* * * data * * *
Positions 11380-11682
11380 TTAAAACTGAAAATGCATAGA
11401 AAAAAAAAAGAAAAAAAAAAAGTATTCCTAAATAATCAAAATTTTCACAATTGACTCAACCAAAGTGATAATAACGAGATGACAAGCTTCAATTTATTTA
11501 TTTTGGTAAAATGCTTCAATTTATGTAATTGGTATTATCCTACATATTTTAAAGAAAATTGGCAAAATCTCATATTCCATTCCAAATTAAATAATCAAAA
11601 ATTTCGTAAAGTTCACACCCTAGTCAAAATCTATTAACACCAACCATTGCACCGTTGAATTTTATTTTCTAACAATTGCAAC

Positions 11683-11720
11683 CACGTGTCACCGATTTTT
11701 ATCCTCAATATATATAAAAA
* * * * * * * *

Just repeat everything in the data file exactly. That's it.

Positions 11380-11682
11380 TTAAAACTGAAAATGCATAGA
11401 AAAAAAAAAGAAAAAAAAAAAGTATTCCTAAATAATCAAAATTTTCACAATTGACTCAACCAAAGTGATAATAACGAGATGACAAGCTTCAATTTATTTA
11501 TTTTGGTAAAATGCTTCAATTTATGTAATTGGTATTATCCTACATATTTTAAAGAAAATTGGCAAAATCTCATATTCCATTCCAAATTAAATAATCAAAA
11601 ATTTCGTAAAGTTCACACCCTAGTCAAAATCTATTAACACCAACCATTGCACCGTTGAATTTTATTTTCTAACAATTGCAAC

Positions 11683-11720
11683 CACGTGTCACCGATTTTT
11701 ATCCTCAATATATATAAAAA